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The subject test is generally viewed as the devil in that it's impossible to fully prepare for it and your results have minimal influence on your admission to a program. It's more a matter of getting a baseline score that is acceptable for administrative purposes, as is the case for the GRE general exam. And as always, other aspects of your application will balance out scores. My subject test and general scores were fair, but not stellar. Anecdotal evidence, but certainly not the only instance of it happening.

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  • 2 weeks later...

Though I didn't get my act together in time to do the kind of preparation for the subject test that I intended to do -- rereading whole works and/or reading things I hadn't yet come across -- the one thing I did do was reread the critical introductions to the Norton anthologies used in some of the survey courses I took as an undergrad (British Lit I and II and American). On the test that I took, there was a lot of earlier British literature -- an area of strength for me, happily enough -- anonymous Middle English lyrics, a Shakespeare sonnet or two, some Milton (Paradise Lost), Spenser I believe (Faerie Queene), and some questions about Shakespeare's plays in general. Also, questions about the broad outlines of literary theory were asked (New Criticism, Deconstruction, Psychoanalysis, New Historicism) that required general familiarity with major theorists. The biggest mistake I made -- a problem I didn't have when taking practice tests -- was budgeting my time appropriately on the actual test day. If I were doing it again, I'd go through and answer all the questions I could very quickly and then go back through for ones that required close reading. I did passably well (or well enough), but I think better time management would have increased the score by a fair amount. But I agree that the test is a gamble and think it tends to screen for breadth as opposed to depth.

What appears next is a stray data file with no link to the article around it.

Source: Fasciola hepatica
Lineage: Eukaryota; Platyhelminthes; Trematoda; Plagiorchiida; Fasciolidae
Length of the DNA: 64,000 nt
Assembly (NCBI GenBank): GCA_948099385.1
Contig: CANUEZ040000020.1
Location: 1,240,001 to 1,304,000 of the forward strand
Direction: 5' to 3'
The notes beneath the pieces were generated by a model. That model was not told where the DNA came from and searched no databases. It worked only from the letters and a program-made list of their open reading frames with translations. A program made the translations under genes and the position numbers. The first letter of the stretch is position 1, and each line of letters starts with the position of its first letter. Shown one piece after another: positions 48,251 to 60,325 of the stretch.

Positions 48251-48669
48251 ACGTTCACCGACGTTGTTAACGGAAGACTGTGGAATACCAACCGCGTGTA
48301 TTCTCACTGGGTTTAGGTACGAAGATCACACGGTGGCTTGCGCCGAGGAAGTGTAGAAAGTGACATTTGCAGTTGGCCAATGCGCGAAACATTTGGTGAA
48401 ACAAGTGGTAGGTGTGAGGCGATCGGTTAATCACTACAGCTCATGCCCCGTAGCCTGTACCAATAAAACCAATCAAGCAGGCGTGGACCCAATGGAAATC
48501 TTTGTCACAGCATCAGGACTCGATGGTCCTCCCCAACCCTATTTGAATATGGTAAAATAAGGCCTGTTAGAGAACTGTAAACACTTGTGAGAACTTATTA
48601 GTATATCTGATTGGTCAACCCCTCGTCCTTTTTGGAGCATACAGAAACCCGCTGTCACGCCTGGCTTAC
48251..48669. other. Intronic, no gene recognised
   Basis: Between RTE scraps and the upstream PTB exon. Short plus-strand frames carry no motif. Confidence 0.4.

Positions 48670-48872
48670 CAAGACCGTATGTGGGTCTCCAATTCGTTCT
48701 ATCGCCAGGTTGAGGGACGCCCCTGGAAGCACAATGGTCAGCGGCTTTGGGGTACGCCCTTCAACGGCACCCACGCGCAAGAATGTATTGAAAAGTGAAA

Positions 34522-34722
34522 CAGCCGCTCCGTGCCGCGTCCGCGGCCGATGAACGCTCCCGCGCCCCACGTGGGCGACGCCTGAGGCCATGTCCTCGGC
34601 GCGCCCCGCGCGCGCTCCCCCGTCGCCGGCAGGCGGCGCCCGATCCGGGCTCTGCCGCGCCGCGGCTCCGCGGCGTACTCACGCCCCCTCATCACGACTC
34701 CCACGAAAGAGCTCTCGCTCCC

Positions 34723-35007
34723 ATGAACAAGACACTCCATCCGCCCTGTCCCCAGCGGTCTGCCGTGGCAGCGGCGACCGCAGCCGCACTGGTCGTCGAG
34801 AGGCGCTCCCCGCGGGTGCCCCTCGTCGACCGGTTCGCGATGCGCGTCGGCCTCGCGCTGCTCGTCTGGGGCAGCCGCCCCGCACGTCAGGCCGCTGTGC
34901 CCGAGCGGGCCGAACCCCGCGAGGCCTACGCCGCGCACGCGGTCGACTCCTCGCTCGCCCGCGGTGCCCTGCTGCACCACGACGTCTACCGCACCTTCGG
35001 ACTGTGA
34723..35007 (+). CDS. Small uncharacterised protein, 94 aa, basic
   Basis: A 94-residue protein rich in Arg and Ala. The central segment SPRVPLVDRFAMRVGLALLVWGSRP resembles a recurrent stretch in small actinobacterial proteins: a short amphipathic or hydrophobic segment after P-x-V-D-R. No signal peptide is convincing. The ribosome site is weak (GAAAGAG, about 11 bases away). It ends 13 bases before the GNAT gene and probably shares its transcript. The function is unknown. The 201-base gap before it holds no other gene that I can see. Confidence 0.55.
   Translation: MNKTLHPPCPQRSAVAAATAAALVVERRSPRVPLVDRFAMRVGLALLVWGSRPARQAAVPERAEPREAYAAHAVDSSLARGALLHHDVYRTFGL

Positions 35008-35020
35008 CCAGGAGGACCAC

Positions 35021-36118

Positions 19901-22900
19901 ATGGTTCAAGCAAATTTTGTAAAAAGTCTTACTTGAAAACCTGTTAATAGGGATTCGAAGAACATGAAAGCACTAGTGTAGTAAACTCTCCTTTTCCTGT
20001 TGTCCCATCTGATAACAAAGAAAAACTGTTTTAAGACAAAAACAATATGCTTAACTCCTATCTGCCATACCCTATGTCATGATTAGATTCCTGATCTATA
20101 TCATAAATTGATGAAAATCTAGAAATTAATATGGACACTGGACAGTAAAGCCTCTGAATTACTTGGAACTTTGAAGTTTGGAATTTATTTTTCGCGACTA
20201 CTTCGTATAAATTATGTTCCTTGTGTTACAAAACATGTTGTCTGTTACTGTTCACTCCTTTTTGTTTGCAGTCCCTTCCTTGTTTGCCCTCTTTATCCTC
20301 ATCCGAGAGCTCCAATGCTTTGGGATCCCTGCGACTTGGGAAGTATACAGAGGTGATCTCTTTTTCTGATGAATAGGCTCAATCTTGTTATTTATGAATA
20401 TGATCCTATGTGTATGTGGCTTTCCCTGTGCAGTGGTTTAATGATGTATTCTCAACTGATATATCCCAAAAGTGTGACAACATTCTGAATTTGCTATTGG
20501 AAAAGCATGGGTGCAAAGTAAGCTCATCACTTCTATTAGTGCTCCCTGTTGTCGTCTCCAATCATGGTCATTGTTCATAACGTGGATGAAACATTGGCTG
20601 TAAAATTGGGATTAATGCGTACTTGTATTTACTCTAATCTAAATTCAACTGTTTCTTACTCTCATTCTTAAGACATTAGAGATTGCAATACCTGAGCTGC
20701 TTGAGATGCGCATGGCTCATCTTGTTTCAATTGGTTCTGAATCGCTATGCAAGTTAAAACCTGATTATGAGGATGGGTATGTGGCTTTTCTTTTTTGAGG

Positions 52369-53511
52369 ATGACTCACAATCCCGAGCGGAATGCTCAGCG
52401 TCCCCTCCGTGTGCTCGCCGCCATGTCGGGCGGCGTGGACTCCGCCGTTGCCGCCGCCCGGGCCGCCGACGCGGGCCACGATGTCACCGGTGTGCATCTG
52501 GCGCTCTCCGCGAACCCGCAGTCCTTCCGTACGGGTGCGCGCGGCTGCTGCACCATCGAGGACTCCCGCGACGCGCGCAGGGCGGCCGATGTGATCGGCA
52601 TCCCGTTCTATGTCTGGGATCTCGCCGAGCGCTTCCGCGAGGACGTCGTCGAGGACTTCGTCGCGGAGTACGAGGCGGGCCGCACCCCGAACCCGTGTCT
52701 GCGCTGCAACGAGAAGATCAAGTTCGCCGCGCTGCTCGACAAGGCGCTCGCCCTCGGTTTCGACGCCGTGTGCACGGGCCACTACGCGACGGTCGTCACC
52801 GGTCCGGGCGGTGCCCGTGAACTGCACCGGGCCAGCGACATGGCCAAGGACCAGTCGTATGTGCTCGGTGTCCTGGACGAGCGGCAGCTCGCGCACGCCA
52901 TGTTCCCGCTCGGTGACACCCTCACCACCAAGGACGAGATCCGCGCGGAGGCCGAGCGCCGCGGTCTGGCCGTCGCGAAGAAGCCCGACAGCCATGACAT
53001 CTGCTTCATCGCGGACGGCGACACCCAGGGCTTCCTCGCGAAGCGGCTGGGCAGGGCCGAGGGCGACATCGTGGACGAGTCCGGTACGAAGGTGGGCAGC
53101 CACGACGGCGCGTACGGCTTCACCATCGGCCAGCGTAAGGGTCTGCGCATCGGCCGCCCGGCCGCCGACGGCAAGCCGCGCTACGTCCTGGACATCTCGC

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Yes, one of my big gaps at the moment is literary theory, though I'll be starting an undergrad survey course on it next month, which I hope will give me enough of an overview over four weeks to fill in that gap.

 

Over the past week, I've watched some BBC miniseries (which are generally quite true to the books, as opposed to movie versions) on some of the key 19th century classics, like the two big Austen works, Great Expectations, Jane Eyre, and have Tom Jones and Middlemarch lined up for the near future. I feel it's a little sacrilegious to do this rather than read the books proper, but for the sake of the GRE alone, it's probably a more prudent use of my time than doing the reading.

 

I certainly intend to go through the "knowable" stuff as quickly as I can, though I'm typically not really a "fast" person when it comes to reading and writing, unfortunately. I also recall reading that it's better not to answer anything you don't know (or have a strong hunch about), as you don't get points deducted from what you don't answer, but DO get 1/4 point deducted for each wrong answer. That's important to keep in mind.

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Yes, one of my big gaps at the moment is literary theory, though I'll be starting an undergrad survey course on it next month, which I hope will give me enough of an overview over four weeks to fill in that gap.

 

I am struggling so much with motivation for this GRE, I think probably because I'm so burnt out from finishing undergrad and the GRE general! Are most people using flashcards and summaries to study? I'm pretty positive this is going to be the Sparksnotes version of the entire English canon in three months type of exam for me; feeling pretty burnt out at the moment! Good luck to everyone else who's starting to slog through all of this material, hope you all aren't struggling as much as I am!!